Any water that’s used and then discarded is classed as ‘wastewater’. This can be the straining’s from your saucepan of pasta, the water you send down the bowl every time you flush the toilet, or the millions of gallons used in power stations every day to generate electricity.
Where does wastewater come from?
Both industrial and domestic water ends up in the same place (unless it requires specialist treatment such as water used in some power plants or chemical factories), and essentially, it all goes through the same treatment process. Any water that has already been used for a process, whether that’s on a farm, in your home, or in any business, is classed as wastewater.
Before it can be returned to the environment via rivers or the sea, it’s our responsibility to make sure it’s as clean as it can be. So it’s put through a series of treatment processes to remove as much of the unwanted waste products as possible.
The wastewater treatment process
Wastewater is sent down the sewage network (or delivered in tankers, if your home has a septic tank rather than a sewage connection) and arrives at your local water treatment plant.
These plants are dotted around the country and are operated by each water company. When the water arrives at the plant, the first stage it goes through is the ‘Screening stage’.
Here, the water passes through a series of mesh filters, each one with smaller holes than the last. This screening process filters out large bits of detritus, such as leaves, plants, and more unpleasant matter that shouldn’t have really found its way into the wastewater system in the first place!
After the water has passed through these screens a chemically active form of oxygen is introduced (known as pre-ozonation), which destroys the microscopic organisms and any metals that have made it through the screens.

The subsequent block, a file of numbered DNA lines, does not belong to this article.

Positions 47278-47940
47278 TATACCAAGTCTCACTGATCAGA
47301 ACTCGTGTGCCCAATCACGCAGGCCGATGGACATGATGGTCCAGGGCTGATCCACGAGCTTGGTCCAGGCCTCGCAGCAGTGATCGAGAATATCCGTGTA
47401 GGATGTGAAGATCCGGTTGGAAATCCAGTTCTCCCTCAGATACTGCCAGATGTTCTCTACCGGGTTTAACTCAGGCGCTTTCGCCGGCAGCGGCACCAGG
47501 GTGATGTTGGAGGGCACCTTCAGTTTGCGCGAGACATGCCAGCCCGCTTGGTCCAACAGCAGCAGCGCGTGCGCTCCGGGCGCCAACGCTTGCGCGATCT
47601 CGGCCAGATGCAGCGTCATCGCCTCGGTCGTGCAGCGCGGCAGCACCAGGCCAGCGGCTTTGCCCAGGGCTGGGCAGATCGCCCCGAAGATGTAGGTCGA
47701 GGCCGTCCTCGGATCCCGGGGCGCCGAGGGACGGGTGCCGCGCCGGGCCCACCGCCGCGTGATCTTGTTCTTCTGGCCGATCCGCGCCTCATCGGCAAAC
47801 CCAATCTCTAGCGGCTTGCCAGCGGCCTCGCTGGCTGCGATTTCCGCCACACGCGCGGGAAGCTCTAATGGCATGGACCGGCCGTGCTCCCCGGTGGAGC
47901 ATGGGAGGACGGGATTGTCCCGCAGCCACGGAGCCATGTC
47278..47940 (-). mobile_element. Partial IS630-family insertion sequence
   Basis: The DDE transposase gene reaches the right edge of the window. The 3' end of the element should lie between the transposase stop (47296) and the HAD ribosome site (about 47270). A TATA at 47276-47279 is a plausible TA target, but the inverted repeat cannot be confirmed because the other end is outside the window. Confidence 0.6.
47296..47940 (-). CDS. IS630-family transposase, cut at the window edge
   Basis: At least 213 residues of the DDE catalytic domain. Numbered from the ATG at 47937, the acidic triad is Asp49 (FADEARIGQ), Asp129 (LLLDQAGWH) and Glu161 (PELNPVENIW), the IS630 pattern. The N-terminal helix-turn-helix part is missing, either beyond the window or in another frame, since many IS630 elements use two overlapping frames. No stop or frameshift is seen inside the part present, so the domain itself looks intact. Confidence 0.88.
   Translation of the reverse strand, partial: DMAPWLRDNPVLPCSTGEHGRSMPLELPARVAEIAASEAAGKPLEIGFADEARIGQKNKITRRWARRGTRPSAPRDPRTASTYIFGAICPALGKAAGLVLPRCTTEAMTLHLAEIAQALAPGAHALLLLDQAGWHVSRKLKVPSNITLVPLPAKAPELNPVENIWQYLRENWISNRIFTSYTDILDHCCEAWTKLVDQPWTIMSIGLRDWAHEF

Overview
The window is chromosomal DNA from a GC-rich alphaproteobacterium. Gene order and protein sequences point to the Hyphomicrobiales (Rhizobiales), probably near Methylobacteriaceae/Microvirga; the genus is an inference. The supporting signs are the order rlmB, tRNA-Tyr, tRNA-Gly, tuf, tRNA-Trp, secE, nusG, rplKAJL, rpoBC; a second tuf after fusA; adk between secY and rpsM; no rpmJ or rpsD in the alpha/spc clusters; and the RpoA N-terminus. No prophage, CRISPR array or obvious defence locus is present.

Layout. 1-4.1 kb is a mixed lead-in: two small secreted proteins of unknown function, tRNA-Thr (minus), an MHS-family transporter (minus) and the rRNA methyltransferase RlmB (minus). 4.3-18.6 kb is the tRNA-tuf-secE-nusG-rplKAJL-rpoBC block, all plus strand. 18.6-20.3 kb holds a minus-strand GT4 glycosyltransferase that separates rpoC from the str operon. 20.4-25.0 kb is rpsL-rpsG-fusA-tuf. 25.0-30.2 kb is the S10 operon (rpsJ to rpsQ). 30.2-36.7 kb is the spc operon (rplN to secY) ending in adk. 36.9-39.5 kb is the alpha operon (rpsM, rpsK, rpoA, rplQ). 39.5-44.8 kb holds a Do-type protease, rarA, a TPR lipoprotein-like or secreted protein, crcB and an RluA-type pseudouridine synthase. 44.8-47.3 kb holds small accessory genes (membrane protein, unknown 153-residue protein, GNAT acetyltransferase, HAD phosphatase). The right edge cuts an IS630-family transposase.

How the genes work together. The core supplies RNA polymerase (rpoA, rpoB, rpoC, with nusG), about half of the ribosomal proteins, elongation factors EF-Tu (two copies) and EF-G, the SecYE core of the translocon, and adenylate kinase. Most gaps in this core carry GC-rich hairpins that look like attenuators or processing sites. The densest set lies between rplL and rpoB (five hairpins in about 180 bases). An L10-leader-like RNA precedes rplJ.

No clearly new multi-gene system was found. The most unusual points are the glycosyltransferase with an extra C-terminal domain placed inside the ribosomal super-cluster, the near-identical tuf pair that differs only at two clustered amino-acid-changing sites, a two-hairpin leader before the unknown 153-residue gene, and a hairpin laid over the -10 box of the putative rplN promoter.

A chemical is then added to the water to act as a binding agent, which turns the particles and dissolved metals into a sludge. This sludge then settles to the bottom of (appropriately named) settlement tanks, where it is syphoned off. This is known as ‘clarification’.
The result is an (almost) clean water by-product, which is then allowed to filter through beds of sand and gravel, which remove any last particles. The filtered water is now colourless and can go on to further tanks that use carbon filters to remove any pesticide residue. If the water is too acidic or alkaline, pH correction processes restore it to a neutral pH.
If the wastewater has come through lead pipes, (which is the case in some parts of the UK where some sewage systems still have lead piping), then phosphate is added to counteract any lead that may be present in the water.
Finally, the water is chlorinated and passed through a strong ultraviolet light to destroy any remaining microbes, before being allowed to return back into the environment.
Does waste water go back into the drinking supply?
Eventually, recycled wastewater may well find its way back into reservoirs via water courses and rivers. However, wastewater is more often used for commercial and agricultural operations, rather than replenishing the domestic supply.
Why is the process so complex?
Our modern world tends to contaminate wastewater with some very difficult-to-deal-with pollutants. From complex chemicals to micro-plastics, all of these contaminants need to be dealt with before the water is returned to the environment.
Unfortunately, some of these by-products of the modern world are very difficult to deal with, so wastewater has to go through a series of rigid processes to ensure as many of these pollutants are removed as possible.
There are still those that get through, though, and that is why recycled water is used for commercial processes, rather than for drinking water.
We have a responsibility to ensure that the water we put back into the environment is as clean as possible and that our waste and by-products do not go on to enter the food chain, poison our soil, or pollute our seas.